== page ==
In Public Office, Out of the Public Eye
The 2018 election cycle was hailed as “the year of the woman,” as record numbers of women candidates ran for office. These women defied political norms and many got considerable time in the spotlight. After the polls closed, however, even those women who won saw news cameras turned the other way. In Socius, Morgan Johnstonbaugh explores why women’s media underrepresentation continues, despite their increasing presence in politics.
Because journalists rely on political dialogue to gauge what is newsworthy, Johnstonbaugh suggests, gendered expectations that dissuade women from engaging in the same ways as men may translate into less airtime for women lawmakers. Traits that make men more appealing as politicians and leaders, such as talking often, aggressively, or passionately, negatively impact perceptions of women as politicians and leaders. To measure the relationship between engagement in political dialogue and news coverage, Johnstonbaugh conducted a content analysis of tweets and press releases from members of the U.S. House of Representatives, as well as newspaper articles and TV news transcripts about the 2015 bills on the Iran Deal and Planned Parenthood. The media underrepresentation of women politicians mirrored their underrepresentation in the House on both issues, despite men and women representatives’ roughly equivalent rates of tweets and press releases. Holding about 19% of House seats, women got about 17.4% of TV mentions and 22.5% of newspaper mentions.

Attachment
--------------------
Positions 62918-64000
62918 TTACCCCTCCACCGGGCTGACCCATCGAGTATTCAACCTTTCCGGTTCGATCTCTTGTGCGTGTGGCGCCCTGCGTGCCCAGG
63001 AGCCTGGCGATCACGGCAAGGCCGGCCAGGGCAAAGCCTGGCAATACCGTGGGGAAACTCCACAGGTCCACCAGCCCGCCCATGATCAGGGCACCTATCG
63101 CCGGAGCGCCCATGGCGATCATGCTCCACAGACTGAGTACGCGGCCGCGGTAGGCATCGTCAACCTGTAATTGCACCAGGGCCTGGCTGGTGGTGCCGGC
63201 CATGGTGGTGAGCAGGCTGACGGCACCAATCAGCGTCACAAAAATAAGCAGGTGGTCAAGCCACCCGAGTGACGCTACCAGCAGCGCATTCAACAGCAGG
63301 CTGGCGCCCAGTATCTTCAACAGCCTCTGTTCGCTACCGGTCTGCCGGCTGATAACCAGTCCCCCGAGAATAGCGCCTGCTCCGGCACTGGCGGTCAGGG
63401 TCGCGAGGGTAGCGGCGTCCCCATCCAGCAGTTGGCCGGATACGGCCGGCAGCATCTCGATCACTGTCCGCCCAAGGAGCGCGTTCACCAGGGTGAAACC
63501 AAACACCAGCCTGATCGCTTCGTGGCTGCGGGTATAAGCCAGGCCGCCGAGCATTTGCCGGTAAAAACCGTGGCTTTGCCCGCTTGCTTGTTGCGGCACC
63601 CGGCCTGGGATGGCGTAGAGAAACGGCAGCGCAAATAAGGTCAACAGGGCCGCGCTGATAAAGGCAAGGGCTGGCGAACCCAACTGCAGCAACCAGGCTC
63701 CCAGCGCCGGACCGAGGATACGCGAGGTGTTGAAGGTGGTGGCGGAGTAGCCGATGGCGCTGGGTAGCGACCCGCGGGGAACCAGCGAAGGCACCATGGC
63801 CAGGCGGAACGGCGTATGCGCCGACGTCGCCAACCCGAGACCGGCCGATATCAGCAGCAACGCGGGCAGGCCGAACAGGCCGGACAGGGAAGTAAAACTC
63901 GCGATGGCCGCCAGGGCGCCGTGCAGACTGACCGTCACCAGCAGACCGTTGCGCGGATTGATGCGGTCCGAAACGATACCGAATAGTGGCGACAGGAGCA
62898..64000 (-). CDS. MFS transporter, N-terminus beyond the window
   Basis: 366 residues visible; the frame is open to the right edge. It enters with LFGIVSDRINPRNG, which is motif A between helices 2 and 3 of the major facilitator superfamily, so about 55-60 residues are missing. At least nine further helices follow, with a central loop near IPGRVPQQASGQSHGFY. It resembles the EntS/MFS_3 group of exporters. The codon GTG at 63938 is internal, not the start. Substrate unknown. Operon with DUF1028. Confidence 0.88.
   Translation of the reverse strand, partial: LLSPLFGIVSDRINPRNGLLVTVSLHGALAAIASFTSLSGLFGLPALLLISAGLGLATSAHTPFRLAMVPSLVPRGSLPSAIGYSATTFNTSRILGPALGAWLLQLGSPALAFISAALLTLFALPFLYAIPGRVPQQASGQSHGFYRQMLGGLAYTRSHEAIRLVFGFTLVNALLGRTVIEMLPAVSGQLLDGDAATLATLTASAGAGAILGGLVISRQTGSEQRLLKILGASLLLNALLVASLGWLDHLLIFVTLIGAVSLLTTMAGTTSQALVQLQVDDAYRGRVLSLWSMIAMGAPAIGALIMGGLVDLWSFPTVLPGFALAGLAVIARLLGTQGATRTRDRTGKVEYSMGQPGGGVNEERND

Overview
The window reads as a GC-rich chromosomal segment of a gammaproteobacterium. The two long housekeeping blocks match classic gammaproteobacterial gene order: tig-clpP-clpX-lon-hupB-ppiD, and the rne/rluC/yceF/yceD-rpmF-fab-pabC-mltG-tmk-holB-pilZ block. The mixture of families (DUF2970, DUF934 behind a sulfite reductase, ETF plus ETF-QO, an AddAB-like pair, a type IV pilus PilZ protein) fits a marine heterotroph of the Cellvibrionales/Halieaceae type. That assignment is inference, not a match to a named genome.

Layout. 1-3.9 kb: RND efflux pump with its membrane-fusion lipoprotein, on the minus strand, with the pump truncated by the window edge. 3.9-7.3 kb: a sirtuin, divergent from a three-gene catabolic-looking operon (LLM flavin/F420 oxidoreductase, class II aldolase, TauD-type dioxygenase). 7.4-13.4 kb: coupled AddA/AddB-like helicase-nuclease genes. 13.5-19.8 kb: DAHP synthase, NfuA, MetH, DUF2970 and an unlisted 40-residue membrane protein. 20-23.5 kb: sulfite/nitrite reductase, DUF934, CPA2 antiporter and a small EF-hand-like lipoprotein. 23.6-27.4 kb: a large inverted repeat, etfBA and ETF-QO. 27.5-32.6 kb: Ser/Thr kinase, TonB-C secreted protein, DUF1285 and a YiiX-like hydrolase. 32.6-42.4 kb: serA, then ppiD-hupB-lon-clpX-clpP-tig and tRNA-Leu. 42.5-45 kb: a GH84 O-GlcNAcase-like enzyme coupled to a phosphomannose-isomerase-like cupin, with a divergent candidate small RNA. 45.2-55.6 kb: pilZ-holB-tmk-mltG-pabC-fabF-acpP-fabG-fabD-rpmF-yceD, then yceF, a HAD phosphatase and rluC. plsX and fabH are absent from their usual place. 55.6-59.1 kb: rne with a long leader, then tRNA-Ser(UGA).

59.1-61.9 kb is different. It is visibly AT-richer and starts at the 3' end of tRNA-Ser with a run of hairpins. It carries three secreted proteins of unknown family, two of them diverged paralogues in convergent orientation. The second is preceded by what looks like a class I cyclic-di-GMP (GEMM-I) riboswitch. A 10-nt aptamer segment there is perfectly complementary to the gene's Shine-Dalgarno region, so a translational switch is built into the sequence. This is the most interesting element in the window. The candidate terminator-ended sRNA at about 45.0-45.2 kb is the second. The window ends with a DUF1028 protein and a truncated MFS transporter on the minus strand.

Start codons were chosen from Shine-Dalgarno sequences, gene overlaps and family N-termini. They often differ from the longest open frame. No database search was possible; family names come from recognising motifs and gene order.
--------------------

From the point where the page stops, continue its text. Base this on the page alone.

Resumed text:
Johnstonbaugh notes that, while women’s media representation appears proportional to their share of seats, the reality of politics is that seniority and committee memberships translate to power. This puts women, who have generally held office for shorter periods and are often assigned to less prominent committees, at a disadvantage in terms of both legislating power and media representation. Dismantling the barriers that have prevented women from higher status positions within politics will increase both.